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moving into residential care (cold feet!) - Carers UK Forum

moving into residential care (cold feet!)

Share information, support and advice on all aspects of caring.
We have a 26 year old son with severe learning difficulties, autism and challenging behaviour.Last year he spent a month in respite care. We were at the end of our tether coping with his behaviours and despite contacting health and social services for help and advice we were just left to get on with it. We have tried all sorts of various care packages,day centres etc but his behaviour has always led to them failing him.
He seemed to enjoy his time at the group home and we were offered a permanent placement. We accepted and now they have given us a date for him to move in. He is now much more settled at home and we are once again unsure if we are doing the right thing for him. I know we cant go on for ever but just the thought of letting him (although the placement is only a few miles away) go is just so hard.
Hi Daisy

Yes, I can understand your dilemma and reluctance to let him go. I think you maybe should consider what would be best for everyone concerned. Not only your son but also you and the rest of your family. If your son enjoyed his time in the group home, there is no obvious reason he shouldn't enjoy being there permanently.
It's a very difficult decision to make concerning someone you love.
His quality of life would be assured in the home were he to go there. But what about your quality of life were he not to go? You have said that at times you have been at the end of your tether coping. How soon would it be before you reached the end of your tether again and would you be able to cope in time to come.
If you were not to accept this place you presumably would lose it. If you took the offer up though, there would be nothing preventing you from changing your mind further down the line and getting him back home.
Best wishes.
I have a friend call Max who has autism, his mum was so worried that he wouldn't like it, his dad said give it a go he can always come home again, but he loved it, there was so much to do, he is always look after has something to do, he come homes for weekends sometimes but he can't wait to get back there, Max has been they for 2 years now so i don,t see him quite so much, but he hasn't got enough time to tell me what he's been doing, he does it in his own way with arms everywhere and showing me how he's done it, but i get the gist, hope this has helped but just give it a go just for your sake, and he's only down the road so its not a million miles away you can always go and see him when ever you like. so really it like him staying with a friend. Image
Hello Daisy

I have a 21 year old daughter with mild learning difficulties, severe/challenging behavioural problems and a condition called Prader-Willi Syndrome. She is an insulin dependent diabetic, needs jabs 4 times daily and a load of other meds.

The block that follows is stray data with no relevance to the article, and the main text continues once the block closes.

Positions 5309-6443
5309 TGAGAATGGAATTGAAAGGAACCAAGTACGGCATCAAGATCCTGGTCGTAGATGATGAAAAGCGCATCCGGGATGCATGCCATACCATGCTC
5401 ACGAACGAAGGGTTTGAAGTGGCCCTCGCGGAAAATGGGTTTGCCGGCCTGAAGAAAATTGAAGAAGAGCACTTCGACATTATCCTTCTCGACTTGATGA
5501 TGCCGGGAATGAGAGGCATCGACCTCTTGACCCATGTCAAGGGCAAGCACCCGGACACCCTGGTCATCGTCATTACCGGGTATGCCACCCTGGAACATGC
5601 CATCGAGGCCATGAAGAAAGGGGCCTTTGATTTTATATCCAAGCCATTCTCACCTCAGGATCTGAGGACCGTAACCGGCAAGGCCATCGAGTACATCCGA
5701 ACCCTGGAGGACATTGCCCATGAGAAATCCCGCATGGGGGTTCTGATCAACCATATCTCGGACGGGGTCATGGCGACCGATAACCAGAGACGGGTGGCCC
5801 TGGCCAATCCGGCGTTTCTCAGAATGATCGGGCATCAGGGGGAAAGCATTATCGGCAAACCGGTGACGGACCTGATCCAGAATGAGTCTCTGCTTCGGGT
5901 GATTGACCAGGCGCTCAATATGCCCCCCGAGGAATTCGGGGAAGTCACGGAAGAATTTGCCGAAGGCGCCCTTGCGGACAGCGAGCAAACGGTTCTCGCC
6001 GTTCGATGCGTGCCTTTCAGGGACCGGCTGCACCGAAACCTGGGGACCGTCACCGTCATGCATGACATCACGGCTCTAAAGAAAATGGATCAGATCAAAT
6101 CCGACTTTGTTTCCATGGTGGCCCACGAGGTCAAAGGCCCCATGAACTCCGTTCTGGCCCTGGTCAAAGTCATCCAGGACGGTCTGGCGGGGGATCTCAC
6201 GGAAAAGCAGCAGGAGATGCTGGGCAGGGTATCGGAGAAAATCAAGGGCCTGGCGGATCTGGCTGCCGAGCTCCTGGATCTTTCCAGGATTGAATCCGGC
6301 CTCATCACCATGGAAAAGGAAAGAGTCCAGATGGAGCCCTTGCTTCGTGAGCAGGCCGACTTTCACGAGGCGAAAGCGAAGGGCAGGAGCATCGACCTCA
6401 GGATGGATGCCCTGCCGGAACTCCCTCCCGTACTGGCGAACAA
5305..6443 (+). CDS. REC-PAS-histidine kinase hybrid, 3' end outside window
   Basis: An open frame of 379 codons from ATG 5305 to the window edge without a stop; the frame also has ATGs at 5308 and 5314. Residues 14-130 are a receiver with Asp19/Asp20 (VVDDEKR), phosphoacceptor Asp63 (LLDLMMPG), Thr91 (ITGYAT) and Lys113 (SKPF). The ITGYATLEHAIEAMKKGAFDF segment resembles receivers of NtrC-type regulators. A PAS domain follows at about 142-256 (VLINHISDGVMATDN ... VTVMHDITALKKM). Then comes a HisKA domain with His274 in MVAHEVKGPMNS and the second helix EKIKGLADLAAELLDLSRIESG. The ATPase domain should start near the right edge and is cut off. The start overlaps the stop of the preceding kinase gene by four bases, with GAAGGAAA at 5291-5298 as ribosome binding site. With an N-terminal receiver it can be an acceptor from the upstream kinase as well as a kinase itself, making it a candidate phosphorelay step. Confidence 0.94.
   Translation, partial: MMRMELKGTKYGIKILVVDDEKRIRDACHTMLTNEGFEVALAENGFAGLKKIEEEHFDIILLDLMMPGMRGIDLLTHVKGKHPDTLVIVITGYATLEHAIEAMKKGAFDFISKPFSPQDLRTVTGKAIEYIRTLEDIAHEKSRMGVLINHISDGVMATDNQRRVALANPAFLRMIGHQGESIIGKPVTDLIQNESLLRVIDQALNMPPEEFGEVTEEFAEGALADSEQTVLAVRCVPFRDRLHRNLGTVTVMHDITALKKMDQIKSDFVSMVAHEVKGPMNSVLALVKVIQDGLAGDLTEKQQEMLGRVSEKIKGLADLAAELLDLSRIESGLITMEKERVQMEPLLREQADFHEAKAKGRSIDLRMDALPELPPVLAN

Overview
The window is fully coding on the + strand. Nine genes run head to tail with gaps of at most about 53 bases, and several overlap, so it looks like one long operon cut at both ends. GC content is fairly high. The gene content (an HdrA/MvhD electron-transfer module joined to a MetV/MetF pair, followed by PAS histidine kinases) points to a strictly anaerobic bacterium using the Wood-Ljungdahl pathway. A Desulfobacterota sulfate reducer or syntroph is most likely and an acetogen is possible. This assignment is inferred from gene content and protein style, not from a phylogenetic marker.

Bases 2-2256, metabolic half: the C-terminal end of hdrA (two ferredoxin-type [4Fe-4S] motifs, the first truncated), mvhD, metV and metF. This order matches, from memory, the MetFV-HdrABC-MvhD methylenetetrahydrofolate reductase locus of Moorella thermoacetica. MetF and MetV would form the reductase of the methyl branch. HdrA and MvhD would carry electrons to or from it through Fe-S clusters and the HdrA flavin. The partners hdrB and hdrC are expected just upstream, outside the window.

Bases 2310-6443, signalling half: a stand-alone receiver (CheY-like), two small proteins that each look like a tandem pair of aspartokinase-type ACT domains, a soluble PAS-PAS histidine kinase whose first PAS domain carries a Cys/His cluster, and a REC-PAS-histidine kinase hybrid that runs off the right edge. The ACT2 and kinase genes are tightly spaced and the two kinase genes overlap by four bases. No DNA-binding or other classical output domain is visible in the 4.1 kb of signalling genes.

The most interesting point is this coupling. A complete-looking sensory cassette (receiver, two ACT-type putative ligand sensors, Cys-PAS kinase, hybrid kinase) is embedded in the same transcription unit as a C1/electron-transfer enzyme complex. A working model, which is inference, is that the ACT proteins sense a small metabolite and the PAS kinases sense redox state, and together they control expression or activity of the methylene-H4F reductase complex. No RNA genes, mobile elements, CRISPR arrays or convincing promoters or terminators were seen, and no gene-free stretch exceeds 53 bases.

We too were at the end of our rope last year. Daughter had been excluded from college, because she "only" had mild learning difficulties she wasn't considered a candidate for any activities in our borough, the only thing suggested was voluntary work or college.

I won't go into lots of detail here (if you have time you can go through my old posts!) but we knew we couldn't go on any more. Caree didn't want to be here, she could not be independent because of her condition, she was aggressive both verbally and physically day and night and was also becoming very ill. We also had to completely restrict her access to food (padlocked fridges and cupboards) because the syndrome causes insatiable constant hunger-she has tried to eat frozen meat before now.

So-we really were on the edge, having to cope with all this while in poor health ourselves and knowing that without a doubt, there was no supported living set up that was suitable for her.

She was awarded a placement at a specialist residential care home, for those with her syndrome. She lasted 7 weeks there as they were unable to cope with her behaviours. She has been in a private hospital ever since for those with learning difficulties and challenging behaviour.

Sounds depressing? It was but only because it was the collapse of our dreams, of what we wanted for her. What I can tell you is that our quality of life from the moment she left has improved beyond belief. The luxury of not having to constantly be "on duty", to be able to go and take a shower and brush my teeth without having just that 10 mins to myself because World War 3 had broken out in my living room-priceless. I am in the process of thinking about future work but this has been put on hold because my mum became very ill but I now have the choice.

If your lad enjoyed himself, was calmer then that's great. Daisy, contrary to what some people would have us believe community care "packages" and supported living options are not for everyone. Your son has severe LD, my daughter has mild LD but both of them have something in common..community care is not working for them at the moment. I emphasise moment because we never know for sure what lies ahead, perhaps in time your son will be able to move elsewhere but that should be his call. If you know he is happy by his actions or behaviour then you have done the right thing.

I know it's hard but please don't try and think of it as you "letting him go". With your acceptance of his need for more than you can give him, you are giving him your permission to let go of his present life and move onto a new chapter. We can never know exactly what our children need because as much as we know them, we don't know them when they are away from us..it's a different ball game. But they will communicate their pleasure (or displeasure!) and those that look after them will get to know what the little foibles are-with your input of course.